Since any New York cinephile has a nearly suffocating wealth of theatrical options, we figured it’d be best to compile some of the more worthwhile repertory showings into one handy list. Displayed below are a few of the city’s most reliable theaters and links to screenings of their weekend offerings — films you’re not likely to see in a theater again anytime soon, and many of which are, also, on 35mm. If you have a chance to attend any of these, we’re of the mind that it’s time extremely well-spent.
Film Society of Lincoln Center
A “Tetratology of Frustrated Love” from the great Manoel de Oliveira, all 35mm, comes to Lincoln Center this weekend. His four-hour Doomed Love will show on Friday and Saturday. Benilde, the Virgin Mother and Past and Present screen this Saturday and Sunday; Francisca shows on the latter day.
- Nick Newman
Regardless of what I’m about to say (which is basically that I loved Benilde but the other films in this series not so much), Lincoln Center’s four-day mini-series on Manoel de Oliveira is a major and welcome event. de Oliveira has long been feted by arthouse fiends as one of cinema’s untouchable masters and most rigorous thinkers, but seeing his work is not easy. The prints Lincoln Center is showing are impeccable and gorgeous; if you’re going to dive in, this is the way to do it. I don’t know who coined the phrase “tetralogy of frustrated love,” but the movies — 1972’s Past […] »
- Vadim Rizov
We begin today's roundup of goings on around the world in New York with notes on revivals of Todd Solondz's Welcome to the Dollhouse, Claire Denis's Trouble Every Day, Donald Cammell's White of the Eye, Freddie Francis's Dracula Has Risen from the Grave, Quentin Tarantino's Jackie Brown, John Ford's How Green was My Valley and Jean Eustache's The Mother and the Whore. Plus: Raya Martin and Mark Peranson's La última película and works by Sharon Lockhart, Manoel de Oliveira and Lewis Klahr in Los Angeles, Michael Haneke in London, fresh filmmakers in Switzerland and Hong Kong—and more. » - David Hudson »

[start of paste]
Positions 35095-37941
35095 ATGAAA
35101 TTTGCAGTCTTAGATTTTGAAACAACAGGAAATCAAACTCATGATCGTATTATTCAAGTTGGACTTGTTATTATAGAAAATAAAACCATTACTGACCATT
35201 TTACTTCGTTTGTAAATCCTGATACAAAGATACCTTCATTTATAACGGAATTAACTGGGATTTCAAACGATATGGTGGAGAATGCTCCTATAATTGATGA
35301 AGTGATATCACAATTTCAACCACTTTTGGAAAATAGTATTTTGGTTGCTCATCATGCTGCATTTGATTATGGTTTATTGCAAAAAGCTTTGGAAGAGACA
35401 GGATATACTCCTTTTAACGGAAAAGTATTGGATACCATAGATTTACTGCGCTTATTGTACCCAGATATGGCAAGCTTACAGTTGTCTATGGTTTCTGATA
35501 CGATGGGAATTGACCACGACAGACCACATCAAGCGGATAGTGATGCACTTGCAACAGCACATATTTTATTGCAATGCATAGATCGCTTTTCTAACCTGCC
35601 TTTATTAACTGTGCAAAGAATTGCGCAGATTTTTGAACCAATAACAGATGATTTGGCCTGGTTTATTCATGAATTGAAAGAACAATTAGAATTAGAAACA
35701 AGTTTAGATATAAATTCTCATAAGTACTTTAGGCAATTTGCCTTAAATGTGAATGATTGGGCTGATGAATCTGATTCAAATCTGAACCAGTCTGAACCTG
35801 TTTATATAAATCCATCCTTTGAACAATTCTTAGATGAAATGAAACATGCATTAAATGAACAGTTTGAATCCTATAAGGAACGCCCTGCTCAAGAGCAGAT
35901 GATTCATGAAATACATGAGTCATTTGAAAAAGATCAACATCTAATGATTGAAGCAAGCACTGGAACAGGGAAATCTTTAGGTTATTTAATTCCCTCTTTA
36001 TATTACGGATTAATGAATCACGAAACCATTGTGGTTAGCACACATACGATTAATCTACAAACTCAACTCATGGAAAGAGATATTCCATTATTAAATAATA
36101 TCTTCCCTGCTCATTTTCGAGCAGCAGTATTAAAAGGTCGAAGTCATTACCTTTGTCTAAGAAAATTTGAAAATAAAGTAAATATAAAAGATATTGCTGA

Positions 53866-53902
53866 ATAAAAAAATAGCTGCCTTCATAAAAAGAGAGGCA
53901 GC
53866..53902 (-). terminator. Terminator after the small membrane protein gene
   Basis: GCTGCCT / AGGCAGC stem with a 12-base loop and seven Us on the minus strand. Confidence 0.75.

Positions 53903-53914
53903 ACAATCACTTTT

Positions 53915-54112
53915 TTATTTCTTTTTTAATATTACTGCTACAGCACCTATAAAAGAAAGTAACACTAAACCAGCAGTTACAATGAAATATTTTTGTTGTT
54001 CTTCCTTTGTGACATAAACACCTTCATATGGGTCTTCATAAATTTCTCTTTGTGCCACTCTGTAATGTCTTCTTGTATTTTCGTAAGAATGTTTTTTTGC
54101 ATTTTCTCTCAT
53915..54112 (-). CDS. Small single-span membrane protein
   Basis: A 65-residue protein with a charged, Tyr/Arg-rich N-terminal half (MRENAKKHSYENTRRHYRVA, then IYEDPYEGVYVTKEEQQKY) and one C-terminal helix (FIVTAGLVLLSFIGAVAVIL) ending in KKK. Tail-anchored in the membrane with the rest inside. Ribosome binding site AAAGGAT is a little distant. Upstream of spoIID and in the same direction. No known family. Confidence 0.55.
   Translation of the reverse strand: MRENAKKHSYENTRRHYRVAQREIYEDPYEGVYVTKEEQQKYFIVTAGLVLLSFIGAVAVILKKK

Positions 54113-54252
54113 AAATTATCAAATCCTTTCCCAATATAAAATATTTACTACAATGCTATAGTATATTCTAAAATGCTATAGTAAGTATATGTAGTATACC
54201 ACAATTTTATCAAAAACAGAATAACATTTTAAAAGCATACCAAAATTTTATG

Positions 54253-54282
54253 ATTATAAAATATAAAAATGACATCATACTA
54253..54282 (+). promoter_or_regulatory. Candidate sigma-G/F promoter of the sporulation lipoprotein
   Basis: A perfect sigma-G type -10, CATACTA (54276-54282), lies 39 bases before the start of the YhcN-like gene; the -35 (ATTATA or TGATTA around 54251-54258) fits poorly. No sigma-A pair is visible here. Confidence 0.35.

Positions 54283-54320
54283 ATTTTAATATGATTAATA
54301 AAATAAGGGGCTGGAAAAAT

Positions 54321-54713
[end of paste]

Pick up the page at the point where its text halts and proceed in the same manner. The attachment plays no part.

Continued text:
How would you program this year's newest, most interesting films into double features with movies of the past you saw in 2015?Looking back over the year at what films moved and impressed us, it is clear that watching old films is a crucial part of making new films meaningful. Thus, the annual tradition of our end of year poll, which calls upon our writers to pick both a new and an old film: they were challenged to choose a new film they saw in 2015—in theatres or at a festival—and creatively pair it with an old film they also saw in 2015 to create a unique double feature.All the contributors were given the option to write some text explaining their 2015 fantasy double feature. What's more, each writer was given the option to list more pairings, with or without explanation, as further imaginative film programming we'd be lucky to catch »
10 items from 2016